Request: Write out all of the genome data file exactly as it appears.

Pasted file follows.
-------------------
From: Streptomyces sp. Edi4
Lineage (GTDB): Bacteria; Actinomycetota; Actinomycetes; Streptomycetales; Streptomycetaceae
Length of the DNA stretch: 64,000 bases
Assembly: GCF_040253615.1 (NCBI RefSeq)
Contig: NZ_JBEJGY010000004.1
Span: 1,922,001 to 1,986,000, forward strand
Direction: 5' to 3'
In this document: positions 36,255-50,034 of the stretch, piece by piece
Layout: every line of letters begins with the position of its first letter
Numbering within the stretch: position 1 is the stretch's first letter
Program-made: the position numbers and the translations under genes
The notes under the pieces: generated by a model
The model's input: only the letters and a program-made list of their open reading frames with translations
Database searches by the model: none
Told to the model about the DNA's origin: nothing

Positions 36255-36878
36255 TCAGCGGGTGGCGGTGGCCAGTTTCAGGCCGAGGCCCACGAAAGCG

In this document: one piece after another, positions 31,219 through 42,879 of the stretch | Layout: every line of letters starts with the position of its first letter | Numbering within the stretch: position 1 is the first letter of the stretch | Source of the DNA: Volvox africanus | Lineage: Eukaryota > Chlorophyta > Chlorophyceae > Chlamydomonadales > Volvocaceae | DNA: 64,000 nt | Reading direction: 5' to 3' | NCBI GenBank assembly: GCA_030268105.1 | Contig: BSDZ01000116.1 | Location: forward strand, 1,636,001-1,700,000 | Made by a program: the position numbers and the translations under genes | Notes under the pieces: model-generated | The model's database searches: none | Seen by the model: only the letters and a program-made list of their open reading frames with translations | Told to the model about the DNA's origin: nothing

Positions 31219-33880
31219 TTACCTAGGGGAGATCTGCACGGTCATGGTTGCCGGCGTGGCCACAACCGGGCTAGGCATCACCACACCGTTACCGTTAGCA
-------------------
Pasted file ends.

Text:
From: Streptomyces sp. Edi4
Lineage (GTDB): Bacteria; Actinomycetota; Actinomycetes; Streptomycetales; Streptomycetaceae
Length of the DNA stretch: 64,000 bases
Assembly: GCF_040253615.1 (NCBI RefSeq)
Contig: NZ_JBEJGY010000004.1
Span: 1,922,001 to 1,986,000, forward strand
Direction: 5' to 3'
In this document: positions 36,255-50,034 of the stretch, piece by piece
Layout: every line of letters begins with the position of its first letter
Numbering within the stretch: position 1 is the stretch's first letter
Program-made: the position numbers and the translations under genes
The notes under the pieces: generated by a model
The model's input: only the letters and a program-made list of their open reading frames with translations
Database searches by the model: none
Told to the model about the DNA's origin: nothing

Positions 36255-36878
36255 TCAGCGGGTGGCGGTGGCCAGTTTCAGGCCGAGGCCCACGAAAGCG

In this document: one piece after another, positions 31,219 through 42,879 of the stretch | Layout: every line of letters starts with the position of its first letter | Numbering within the stretch: position 1 is the first letter of the stretch | Source of the DNA: Volvox africanus | Lineage: Eukaryota > Chlorophyta > Chlorophyceae > Chlamydomonadales > Volvocaceae | DNA: 64,000 nt | Reading direction: 5' to 3' | NCBI GenBank assembly: GCA_030268105.1 | Contig: BSDZ01000116.1 | Location: forward strand, 1,636,001-1,700,000 | Made by a program: the position numbers and the translations under genes | Notes under the pieces: model-generated | The model's database searches: none | Seen by the model: only the letters and a program-made list of their open reading frames with translations | Told to the model about the DNA's origin: nothing

Positions 31219-33880
31219 TTACCTAGGGGAGATCTGCACGGTCATGGTTGCCGGCGTGGCCACAACCGGGCTAGGCATCACCACACCGTTACCGTTAGCA